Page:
Novel audio telescope heeds call of the wild ... birds
Researchers at NIST, Intelligent Automation Inc. (Rockville, Md.), and the University of Missouri-Columbia have modified a NIST-designed microphone array to make an

Insight into evolution of adaptive immunity boosted by sea urchin genome sequencing
The latest genome project, sequencing the complete genetic composition of the sea urchin, may reveal important aspects of how our innate and adaptive immune systems interact, a companion paper in the journal Science notes.

Varied diet of early hominid casts doubt on extinction theory, says Colorado U study
An upright hominid that lived side by side with direct ancestors of modern humans more than a million years ago had a far more diverse diet than once believed, clouding the notion that it was driven to extinction by its picky eating habits as the African continent dried, says a new University of Colorado at Boulder study.

Studies look at how genes affect antipsychotic drug response
Researchers at the University of Illinois at Chicago College of Pharmacy are attempting to discover how genes determine how well an antipsychotic medication works in adults and children and the side effects it will cause.

Next generation imaging detectors could enhance space missions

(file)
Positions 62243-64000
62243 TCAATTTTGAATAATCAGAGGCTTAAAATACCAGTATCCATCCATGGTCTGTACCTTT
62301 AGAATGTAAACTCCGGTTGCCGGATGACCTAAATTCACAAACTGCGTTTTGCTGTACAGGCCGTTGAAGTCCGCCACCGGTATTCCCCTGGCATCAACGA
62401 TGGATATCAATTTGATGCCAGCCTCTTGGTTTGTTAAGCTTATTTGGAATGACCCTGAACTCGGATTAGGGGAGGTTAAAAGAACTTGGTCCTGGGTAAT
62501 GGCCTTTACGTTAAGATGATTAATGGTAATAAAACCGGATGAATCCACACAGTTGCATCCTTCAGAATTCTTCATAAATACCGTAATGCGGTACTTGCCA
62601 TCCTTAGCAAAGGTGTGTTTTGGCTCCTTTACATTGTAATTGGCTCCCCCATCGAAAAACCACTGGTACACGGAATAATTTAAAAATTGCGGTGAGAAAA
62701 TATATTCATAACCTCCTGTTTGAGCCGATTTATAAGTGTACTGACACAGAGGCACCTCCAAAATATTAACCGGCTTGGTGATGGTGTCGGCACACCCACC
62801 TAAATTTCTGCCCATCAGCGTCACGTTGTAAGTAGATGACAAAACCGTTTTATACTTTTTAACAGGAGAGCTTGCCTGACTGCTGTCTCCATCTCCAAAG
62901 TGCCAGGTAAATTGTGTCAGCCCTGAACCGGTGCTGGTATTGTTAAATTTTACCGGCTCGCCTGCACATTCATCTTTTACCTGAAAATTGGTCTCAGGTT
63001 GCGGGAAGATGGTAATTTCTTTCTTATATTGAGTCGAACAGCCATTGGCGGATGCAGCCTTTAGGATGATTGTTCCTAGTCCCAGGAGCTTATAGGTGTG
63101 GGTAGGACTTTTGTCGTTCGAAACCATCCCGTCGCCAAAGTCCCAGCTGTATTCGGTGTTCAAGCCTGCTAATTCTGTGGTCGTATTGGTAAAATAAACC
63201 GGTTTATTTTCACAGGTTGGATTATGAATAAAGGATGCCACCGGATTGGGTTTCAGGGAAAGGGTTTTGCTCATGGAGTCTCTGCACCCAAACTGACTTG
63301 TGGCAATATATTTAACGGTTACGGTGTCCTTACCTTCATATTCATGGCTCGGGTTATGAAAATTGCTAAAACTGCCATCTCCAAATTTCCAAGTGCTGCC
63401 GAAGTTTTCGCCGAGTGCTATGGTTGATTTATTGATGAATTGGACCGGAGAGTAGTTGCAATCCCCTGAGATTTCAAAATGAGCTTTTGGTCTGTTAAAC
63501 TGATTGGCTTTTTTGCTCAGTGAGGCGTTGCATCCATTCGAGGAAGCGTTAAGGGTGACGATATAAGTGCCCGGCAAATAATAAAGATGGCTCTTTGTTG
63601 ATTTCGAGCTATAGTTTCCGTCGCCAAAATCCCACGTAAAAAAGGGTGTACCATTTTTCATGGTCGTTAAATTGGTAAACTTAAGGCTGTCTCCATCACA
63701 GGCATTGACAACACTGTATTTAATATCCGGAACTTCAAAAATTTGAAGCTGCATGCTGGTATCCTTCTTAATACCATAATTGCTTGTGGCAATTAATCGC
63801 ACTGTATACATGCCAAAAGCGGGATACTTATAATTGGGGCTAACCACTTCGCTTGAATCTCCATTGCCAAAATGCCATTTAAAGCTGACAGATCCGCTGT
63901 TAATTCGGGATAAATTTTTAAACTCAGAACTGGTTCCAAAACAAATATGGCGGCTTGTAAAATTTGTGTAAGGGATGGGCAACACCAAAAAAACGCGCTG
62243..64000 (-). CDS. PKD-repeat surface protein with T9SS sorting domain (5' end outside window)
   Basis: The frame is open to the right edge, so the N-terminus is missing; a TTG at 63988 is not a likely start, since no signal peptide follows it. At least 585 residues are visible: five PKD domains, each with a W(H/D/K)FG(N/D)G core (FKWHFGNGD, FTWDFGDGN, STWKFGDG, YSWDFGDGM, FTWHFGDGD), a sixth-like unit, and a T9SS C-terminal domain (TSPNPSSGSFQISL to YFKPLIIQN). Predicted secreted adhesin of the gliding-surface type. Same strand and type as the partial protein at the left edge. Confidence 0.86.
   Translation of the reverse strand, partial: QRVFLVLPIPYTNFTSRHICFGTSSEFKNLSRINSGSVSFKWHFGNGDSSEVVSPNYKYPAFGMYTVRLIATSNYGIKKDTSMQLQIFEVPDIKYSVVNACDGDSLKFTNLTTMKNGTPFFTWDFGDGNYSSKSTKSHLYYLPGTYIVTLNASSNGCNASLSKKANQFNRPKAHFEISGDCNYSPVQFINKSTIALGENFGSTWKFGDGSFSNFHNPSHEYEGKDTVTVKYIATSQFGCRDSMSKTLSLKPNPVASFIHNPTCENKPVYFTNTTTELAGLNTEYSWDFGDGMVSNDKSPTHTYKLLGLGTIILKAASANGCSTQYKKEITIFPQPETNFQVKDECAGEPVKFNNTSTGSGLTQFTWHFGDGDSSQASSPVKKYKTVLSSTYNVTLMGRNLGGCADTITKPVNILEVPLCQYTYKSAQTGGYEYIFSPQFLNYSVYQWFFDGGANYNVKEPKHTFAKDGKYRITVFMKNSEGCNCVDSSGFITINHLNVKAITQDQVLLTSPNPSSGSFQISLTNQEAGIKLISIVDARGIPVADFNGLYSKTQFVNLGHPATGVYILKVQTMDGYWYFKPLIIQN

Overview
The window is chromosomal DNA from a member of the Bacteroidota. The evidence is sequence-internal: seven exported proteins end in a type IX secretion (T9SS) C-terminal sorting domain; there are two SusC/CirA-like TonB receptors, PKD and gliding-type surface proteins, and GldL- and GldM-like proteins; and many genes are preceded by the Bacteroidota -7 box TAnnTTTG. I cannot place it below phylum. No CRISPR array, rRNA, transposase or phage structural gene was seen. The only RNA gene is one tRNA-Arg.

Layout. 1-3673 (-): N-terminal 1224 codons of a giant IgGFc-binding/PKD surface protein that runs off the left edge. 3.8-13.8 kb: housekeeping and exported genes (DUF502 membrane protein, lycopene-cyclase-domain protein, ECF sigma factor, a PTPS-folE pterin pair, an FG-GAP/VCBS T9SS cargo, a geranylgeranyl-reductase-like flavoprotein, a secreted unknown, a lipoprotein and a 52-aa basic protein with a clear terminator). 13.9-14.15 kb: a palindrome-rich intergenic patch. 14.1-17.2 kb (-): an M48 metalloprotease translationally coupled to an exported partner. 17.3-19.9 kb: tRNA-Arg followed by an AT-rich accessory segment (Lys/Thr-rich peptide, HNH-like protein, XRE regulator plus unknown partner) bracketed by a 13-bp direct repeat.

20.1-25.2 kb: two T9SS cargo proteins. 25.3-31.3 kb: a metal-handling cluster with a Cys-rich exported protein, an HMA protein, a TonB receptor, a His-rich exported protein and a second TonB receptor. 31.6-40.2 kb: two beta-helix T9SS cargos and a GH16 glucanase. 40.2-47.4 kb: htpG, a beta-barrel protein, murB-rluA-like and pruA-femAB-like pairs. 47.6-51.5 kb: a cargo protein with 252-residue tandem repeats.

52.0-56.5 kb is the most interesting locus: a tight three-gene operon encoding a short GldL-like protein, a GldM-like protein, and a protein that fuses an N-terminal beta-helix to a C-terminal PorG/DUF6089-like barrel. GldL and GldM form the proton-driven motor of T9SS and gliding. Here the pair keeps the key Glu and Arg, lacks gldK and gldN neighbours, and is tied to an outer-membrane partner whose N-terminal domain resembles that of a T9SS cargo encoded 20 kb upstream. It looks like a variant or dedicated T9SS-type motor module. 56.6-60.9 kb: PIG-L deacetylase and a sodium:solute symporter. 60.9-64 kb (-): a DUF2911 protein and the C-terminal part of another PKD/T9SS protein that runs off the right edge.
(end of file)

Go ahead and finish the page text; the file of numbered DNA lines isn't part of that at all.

A new generation of imaging detectors with low-noise and high-speed capabilities may transform imaging applications on NASA space missions, impact biomedical imaging and aid in homeland defense.

Seven-point system gauges seriousness of heart failure in elderly
A simple points system may soon help guide treatment of elderly heart failure patients.

Federal grant at FSU to help science teachers foster 'inquiry learning'
Three Florida State University programs in Tallahassee, Fla., have joined forces to research how to better prepare teachers to combat science illiteracy in the United States -- and they are receiving a helping hand from the National Science Foundation through a $2.4-million award.

New measurement guide worth 'poring over'
Tiny pores -- usually smaller than 50 nanometers in diameter -- create complex internal and external surface features that strongly influence the performance of catalysts, filters, brake pads, pigments, ceramics, time-release capsules and many other engineered materials.

Research finds antioxidant therapies do not interfere with radiation treatment
Researchers at the Cancer Treatment Centers of America found that antioxidant therapies such as green tea extract, melatonin, high-potency multivitamins, vitamin C and vitamin E do not interfere with radiation treatment.

Examining the impact of renewable energy on the electric power grid
With a $1.23 million grant, researchers from Rensselaer Polytechnic Institute will be creating a distributed power